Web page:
And this is why I decided to write about the Kinkora Pub this month. It's a wonderfully charming and authentic Irish tavern right in the heart of Capitol Hill's Pike-Pine Corridor. The walls are festooned with serious-looking Celtic weapons, and the big windows and sunken booths make you feel as if you're observing the world from beneath. Here you can get a proper holiday beer all year round -- i.e. an Irish stout. Kinkora gives you a choice of three: Guinness, Murphy's, or Beamish. And okay, I'll admit it, I'm a Beamish nut! I love Beamish Stout! Do you realize how hard it is to find this wonderful stout in Seattle, much less in any other American city? Sure, everyone has their cute little Beamish signs, just like the John Smith's Magnetic Beer signs and the Tetley's signs and all the quaint photos of English pubs. But Beamish is different because you can get a pint of it in this city. So why taunt me so cruelly with false promises?
Which leads one to wonder why Guinness Stout is so much more popular than Beamish Stout. After all, Guinness' St. James's Gate Brewery, which first opened in Dublin in 1759, has only thirty three years on the Beamish & Crawford Brewery in Cork City. I suppose it's really a matter of timing and size. Arthur Guinness was one of the first Irish brewers to brew "porter", a relatively new style to Ireland. (By the early 1820s the adjective "stout" had been added to describe the full-bodied character, and from this point the noun "stout" evolved.) As far as size goes, by 1914 St. James's Gate was the world's largest brewery. And today Guinness Stout is readily available around the globe, whereas Beamish remains more intriguing -- and perhaps more rewarding -- because of its rarity.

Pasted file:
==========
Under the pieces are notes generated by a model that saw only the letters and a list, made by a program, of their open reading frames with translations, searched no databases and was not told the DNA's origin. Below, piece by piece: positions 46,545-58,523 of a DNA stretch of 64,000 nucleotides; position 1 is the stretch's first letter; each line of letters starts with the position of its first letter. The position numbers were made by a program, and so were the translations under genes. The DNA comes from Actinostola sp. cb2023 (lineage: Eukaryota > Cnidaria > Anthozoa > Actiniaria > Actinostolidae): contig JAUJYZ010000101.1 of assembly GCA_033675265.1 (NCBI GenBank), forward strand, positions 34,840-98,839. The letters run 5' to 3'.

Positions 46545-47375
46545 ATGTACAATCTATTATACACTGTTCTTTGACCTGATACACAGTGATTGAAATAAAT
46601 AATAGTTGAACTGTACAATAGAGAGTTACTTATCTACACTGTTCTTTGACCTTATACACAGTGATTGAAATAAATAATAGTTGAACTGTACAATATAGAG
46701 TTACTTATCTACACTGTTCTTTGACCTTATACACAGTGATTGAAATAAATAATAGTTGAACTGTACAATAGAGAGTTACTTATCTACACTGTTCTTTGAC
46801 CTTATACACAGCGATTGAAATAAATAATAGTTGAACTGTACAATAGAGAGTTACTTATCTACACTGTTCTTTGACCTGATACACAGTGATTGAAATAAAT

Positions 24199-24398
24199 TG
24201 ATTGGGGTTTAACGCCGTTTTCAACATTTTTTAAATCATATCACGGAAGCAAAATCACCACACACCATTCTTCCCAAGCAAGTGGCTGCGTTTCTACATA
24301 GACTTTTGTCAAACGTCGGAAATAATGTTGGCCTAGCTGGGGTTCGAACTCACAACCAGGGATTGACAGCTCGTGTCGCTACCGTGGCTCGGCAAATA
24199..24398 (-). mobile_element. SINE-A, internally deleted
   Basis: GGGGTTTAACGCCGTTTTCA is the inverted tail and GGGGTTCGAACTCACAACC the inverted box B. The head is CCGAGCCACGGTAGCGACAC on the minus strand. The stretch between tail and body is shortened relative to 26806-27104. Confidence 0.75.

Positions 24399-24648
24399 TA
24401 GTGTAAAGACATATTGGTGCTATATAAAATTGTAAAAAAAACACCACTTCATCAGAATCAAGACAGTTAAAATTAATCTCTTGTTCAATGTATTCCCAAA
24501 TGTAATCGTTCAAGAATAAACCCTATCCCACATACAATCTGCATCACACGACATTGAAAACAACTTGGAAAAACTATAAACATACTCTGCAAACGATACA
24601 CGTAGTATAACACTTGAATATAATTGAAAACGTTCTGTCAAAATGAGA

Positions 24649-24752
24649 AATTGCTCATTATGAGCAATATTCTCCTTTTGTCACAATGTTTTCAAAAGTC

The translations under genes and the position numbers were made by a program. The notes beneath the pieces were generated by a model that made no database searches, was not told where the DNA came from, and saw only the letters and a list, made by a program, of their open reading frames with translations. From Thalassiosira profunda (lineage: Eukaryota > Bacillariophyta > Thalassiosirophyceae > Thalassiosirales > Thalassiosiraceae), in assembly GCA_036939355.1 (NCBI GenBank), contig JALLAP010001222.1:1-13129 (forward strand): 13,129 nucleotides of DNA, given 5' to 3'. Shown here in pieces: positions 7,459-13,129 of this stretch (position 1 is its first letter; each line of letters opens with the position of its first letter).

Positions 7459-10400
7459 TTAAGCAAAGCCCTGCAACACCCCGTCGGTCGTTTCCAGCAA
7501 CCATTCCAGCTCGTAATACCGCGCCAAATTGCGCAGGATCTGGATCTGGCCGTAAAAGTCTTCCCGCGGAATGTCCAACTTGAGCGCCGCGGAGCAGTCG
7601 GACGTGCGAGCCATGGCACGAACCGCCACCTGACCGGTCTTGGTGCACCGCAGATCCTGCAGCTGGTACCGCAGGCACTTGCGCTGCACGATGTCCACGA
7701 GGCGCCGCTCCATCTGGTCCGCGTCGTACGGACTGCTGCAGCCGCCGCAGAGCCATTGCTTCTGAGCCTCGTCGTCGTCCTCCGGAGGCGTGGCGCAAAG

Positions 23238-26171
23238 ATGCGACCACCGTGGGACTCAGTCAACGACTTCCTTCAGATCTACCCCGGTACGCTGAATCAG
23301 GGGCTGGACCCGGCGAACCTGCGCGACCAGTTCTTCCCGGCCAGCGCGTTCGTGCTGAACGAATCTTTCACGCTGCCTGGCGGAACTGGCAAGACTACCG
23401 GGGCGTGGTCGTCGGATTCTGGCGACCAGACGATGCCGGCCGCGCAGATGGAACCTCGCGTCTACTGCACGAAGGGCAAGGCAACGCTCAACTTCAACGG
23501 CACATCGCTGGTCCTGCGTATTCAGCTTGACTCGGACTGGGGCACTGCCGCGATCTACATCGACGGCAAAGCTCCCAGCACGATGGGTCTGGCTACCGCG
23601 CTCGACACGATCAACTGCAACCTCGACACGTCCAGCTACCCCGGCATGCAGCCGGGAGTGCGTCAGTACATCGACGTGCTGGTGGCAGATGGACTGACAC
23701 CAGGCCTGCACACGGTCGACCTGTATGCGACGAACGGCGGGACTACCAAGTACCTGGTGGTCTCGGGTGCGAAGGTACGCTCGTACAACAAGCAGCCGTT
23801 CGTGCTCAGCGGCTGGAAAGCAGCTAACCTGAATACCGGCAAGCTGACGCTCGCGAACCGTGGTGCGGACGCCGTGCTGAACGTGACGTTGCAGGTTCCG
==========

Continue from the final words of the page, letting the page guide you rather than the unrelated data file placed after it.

But back to my review of the pub. Normally whenever I've walked into the Kinkora the place is scantily attended, except perhaps when St. Bushmill's Choir (a local Pogues cover band) is performing. This particular evening of my most recent visit, two Saturdays before Christmas, the place was packed. My friend Celia, who truly enjoys a good smoky tavern, had a pint of her usual hefeweizen while I had my usual pint of Beamish. Normally the Clash or Shane MacGowan are blasting from the speakers. But tonight? It was "Purple Rain" by TAFKATAFKASFKASFKATAFKAPFKAP (or The Artist, formerly known as The Artist Formerly Known As [squiggle], formerly known as [squiggle], formerly known as The Artist Formerly Known As Prince, formerly known as Prince). And wow! What a Christmas tree! It went all the way to the ceiling, covered with pink lights and white snowflakes. There were three wise guys -- or I guess it's wise men -- on the end of the bar, Kris Kringle on the counter, and some traditional Santas under the watch of a huge gargoyle on the mantle over a blazing fire in the fireplace. Now, is this Yuletide or what?
And my pint of Beamish Stout was pure transport to a time and place where everything makes sense! What more can I say about Beamish? It's a magical brew, a wonderful comfort, a favorite blanket from one's childhood, a special teddy bear, a comforting warm hand in times of stress. Yes, take me, Beamish, into your womb, protect me, fortify me, make me withstand the Cranberries -- which, I suppose, were a logical progression from the Little Squiggly One, and at least they're Irish, but I would have prefered a little Shane MacGowan myself right then...